Speaker Outlines Difficulties of Defining Antisemitism

Kenneth S. Stern, a lawyer and expert on hatred and antisemitism, spoke at the college on Wednesday, March 29. Stern discussed the relationship between antisemitism and hate in general, conspiratorial thinking, and the problem of defining antisemitism.

Speaker Outlines Difficulties of Defining Antisemitism
Stern’s definition of antisemitism was intended to help document antisemitic hate crimes but has been co-opted to suppress anti-Israel speech. Photo courtesy of Amherst College.

Kenneth S. Stern, a lawyer and expert on hatred and antisemitism, gave a talk titled “Antisemitism and Binary Thinking: Campus Culture and the Future of Democracy,” at the college on Wednesday, March 29.

Stern, director of Bard College’s Center for the Study of Hate, and author of “The Conflict over the Conflict: The Israel/Palestine Campus Debate,” has argued before the Supreme Court and acted as lead director of what is now the International Holocaust Remembrance Alliance’s (IHRA) International Working Definition of Antisemitism. During the talk, Stern argued that the definition has been used, counter to his intention, to unfairly suppress anti-Israel political speech.

Stern also discussed the relationship between antisemitism and hate in general, the danger of using a single definition for antisemitism, and the conspiratorial thinking that is present in manifestations of antisemitism.

Ahead of the talk, President Michael Elliott sent out an email to all students, faculty, and staff encouraging attendance.

“We must not underestimate the persistent problem of antisemitism and its profound impacts on our world,” Elliott wrote.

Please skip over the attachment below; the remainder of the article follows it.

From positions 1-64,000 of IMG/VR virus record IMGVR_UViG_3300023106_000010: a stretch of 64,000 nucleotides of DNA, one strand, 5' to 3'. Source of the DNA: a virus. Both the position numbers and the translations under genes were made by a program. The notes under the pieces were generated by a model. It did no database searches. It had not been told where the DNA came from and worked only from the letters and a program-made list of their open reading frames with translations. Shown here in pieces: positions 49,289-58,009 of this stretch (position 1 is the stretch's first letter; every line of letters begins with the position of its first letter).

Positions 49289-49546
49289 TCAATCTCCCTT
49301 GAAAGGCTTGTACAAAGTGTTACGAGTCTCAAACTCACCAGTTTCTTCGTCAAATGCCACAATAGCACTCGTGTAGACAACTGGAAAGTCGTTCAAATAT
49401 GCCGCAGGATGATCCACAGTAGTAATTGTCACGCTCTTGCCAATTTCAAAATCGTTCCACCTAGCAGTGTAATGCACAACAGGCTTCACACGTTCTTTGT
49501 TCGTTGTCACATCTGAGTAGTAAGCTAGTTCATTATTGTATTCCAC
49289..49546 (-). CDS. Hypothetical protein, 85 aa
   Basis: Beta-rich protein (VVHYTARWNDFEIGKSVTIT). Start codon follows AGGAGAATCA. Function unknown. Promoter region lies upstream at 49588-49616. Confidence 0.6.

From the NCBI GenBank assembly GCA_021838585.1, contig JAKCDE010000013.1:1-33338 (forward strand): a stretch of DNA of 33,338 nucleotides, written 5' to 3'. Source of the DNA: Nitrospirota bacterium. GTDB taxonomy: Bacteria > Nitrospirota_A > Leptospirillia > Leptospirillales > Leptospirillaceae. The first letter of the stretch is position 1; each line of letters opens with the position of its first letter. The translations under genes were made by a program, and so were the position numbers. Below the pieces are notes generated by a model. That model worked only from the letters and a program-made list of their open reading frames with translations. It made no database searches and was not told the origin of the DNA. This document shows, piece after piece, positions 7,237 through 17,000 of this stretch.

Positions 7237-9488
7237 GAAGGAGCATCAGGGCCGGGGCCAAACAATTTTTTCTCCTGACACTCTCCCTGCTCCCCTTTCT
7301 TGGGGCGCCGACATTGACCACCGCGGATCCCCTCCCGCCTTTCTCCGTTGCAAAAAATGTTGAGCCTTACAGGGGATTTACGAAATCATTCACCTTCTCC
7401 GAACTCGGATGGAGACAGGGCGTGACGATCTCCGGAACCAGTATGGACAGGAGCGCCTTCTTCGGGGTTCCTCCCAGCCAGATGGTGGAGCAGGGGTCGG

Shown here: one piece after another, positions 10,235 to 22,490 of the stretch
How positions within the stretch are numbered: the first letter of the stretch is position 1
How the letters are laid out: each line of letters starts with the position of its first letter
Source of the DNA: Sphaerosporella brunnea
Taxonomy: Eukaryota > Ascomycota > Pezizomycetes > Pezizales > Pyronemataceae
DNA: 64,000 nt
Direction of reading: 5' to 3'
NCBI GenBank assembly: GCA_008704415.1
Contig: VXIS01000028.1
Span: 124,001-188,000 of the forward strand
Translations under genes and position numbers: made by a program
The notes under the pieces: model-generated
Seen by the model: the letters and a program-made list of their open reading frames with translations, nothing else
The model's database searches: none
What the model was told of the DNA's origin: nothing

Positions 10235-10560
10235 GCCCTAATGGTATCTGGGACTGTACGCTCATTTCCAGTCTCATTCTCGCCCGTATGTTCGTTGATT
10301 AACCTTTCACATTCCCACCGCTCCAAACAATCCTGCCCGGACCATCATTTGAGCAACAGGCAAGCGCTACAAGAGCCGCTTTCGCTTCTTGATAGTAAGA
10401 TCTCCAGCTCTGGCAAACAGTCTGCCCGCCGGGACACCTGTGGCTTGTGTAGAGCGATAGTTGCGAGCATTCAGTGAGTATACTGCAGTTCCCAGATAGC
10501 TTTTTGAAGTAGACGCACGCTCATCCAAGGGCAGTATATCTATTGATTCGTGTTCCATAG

At the talk, Stern said antisemitism was best understood as two things at its core.

“[The first component is that] it’s a conspiracy theory, saying that Jews conspire to harm non-Jews,” Stern said. “The second component is that the harm the Jews do explains what goes wrong in the world.”

Stern noted that conspiratorial thinking has been present for a long time and manifests in the present day as hate crimes, both against Jews and against other groups.

“I’m a firm believer that to think about antisemitism, we have to have a wide lens about what’s driving things like that as opposed to thinking only about what happens to Jews,” Stern said. “What’s the relationship between antisemitism and hate more broadly?”

Conspiratorial thinking has also recently become more prevalent in mainstream American politics, Stern added. As this thinking becomes mainstream, more individuals are drawn into what Stern described as a “funnel” into extreme antisemitic beliefs and actions.

“When we buy into a system of thought that makes us feel good because we’re fighting for our clearly correct and virtuous in-group against an external threat, our thinking becomes increasingly binary, frequently passionate,” Stern said.

As the lead drafter of the IHRA definition of antisemitism, Stern said he intended the definition to be used to categorize which crimes against Jews are antisemitic in nature, but he argued that it has come to be weaponized by pro-Israel advocates.

The definition has been used by some to cast any anti-Israeli occupation speech as antisemitic and, as a result, suppress that speech.

“I’m concerned about the threats to our democracy,” Stern said. “If you demand free speech for yourself, as the people on the pro-Israel side do, you have to speak up for those whose ideas you find deplorable.”

Threats to free expression come not only from the pro-Israel right, but also from the left, Stern added. He referred to incidents at the University of Vermont and SUNY New Paltz where sexual survivors’ groups barred participation from Zionists. He added that Students for Justice in Palestine at Berkeley, along with nine other student groups at the college, agreed to prevent Zionist speakers from being hosted on campus.

“To me, it reflected something very similar to McCarthyism, that people felt so certain in their binaries,” Stern said. “I find that deeply troubling.”

Despite reports of recent increase in antisemitic behavior, Stern added that attitudes are generally much better now regarding antisemitism than in past generations.

Stern said in an interview that the talk was a good way to get the college to wrestle with potential issues.